In terms of repeat viewings on TV, The sitcom Open All Hours is probably second only to Dad’s Army. Personally, I prefer Open All Hours to Dad’s Army, if only because I have more memories of watching it the first time around.
Open All Hours was created by Roy Clarke, who was also responsible for the long running Last of the Summer Wine (longest running sitcom in the world no less, about to enter it’s 29th series!). It is set in a corner shop in Yorkshire that is run by Albert Arkwright (played by the late great Ronnie Barker). Arkwright is a bit of a penny pincher, and is immediately recognisable by his trademark brown shop keeper’s coat, and his comedy stutter.
Whilst some people did find his stammering a bit insulting, it was never done maliciously and was purely there to add comedy to the show. I especially liked the times where Arkwright would continuously trip over his words to the extent that even he got fed up and then said whatever he was trying to say in a completely different way. I recall an episode where he tried to sell a “Jamaican Ginger Cake” to a wary customer which came out as something like “Ja-ja-ja-ja-ja-jamaican ger-ger-ger-ger Jamaican ger-ger-ger-ger Ja-ja-jamaican ger-ger… oh, just take it”, Arkwright then stuffing the cake into the customers hand and ushering them away.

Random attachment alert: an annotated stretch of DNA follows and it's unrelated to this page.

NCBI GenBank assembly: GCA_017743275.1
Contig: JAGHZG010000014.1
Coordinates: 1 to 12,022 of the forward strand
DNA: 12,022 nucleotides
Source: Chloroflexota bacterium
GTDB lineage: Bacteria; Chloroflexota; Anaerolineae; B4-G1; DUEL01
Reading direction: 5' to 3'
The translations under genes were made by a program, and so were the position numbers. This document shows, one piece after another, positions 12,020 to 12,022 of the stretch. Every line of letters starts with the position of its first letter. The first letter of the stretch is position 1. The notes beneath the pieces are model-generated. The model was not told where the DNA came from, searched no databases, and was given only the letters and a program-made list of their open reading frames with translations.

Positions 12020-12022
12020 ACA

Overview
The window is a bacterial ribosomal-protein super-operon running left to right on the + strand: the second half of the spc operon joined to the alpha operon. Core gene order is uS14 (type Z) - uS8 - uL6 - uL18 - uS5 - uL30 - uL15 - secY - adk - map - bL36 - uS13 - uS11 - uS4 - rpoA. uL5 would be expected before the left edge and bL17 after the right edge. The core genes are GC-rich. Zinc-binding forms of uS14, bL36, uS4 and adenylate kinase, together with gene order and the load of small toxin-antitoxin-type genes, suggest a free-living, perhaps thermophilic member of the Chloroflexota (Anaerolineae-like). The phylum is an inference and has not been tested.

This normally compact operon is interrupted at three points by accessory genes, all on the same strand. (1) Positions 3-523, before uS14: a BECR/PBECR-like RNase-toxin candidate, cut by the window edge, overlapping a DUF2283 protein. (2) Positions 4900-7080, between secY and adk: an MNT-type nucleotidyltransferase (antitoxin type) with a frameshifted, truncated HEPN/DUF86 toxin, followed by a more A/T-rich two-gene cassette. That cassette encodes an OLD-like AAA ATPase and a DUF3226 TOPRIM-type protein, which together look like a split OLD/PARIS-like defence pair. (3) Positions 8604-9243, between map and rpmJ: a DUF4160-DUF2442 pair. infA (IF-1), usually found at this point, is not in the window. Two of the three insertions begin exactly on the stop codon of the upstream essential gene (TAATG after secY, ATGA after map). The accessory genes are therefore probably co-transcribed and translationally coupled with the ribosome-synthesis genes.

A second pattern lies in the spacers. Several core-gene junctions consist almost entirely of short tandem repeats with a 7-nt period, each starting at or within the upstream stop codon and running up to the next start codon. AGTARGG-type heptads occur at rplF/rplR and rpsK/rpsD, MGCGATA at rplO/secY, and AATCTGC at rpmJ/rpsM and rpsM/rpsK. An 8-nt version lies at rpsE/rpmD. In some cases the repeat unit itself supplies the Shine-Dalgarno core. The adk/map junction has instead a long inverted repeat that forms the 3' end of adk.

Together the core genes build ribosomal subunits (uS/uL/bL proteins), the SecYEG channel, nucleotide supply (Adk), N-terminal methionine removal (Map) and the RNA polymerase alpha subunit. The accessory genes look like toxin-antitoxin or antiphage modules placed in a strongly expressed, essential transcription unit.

Another running joke was the old shop till that had a lethal spring on the money drawer, with a seemingly random delay before it actually finally opened. Anybody attempting to put money into (or woe betide take money out of) the till had to be extremely careful not to lose a finger or two when opening it.
Arkwright was assisted by Ger-ger-granville, sorry, Granville, his long suffering nephew (played by David Jason). Granville was forever bemoaning his unluckiness in love, blaming Arkwright for his failures because he had to spend so much of his time working in the shop or making deliveries. The other regular character was Nurse Gladys Emmanuel (Lynda Baron) who lived opposite the shop and drove a Morris Minor. She was the object of Arkwright’s affections, and whilst he did have the odd success from time to time she generally ended up rebuffing most of his amorous advances.
Interestingly, the pilot episode for the show actually aired in 1973, as part of a series called Seven of One, which consisted of seven one off comedy shows all starring Ronnie Barker. From this series came both Open All Hours and that other famous Ronnie Barker show Porridge. Open All Hours finally got a full series in 1976, but it wasn’t until 1981 that a second series was made. Two further series followed in 1982 and 1985, making a total of 26 episodes in all.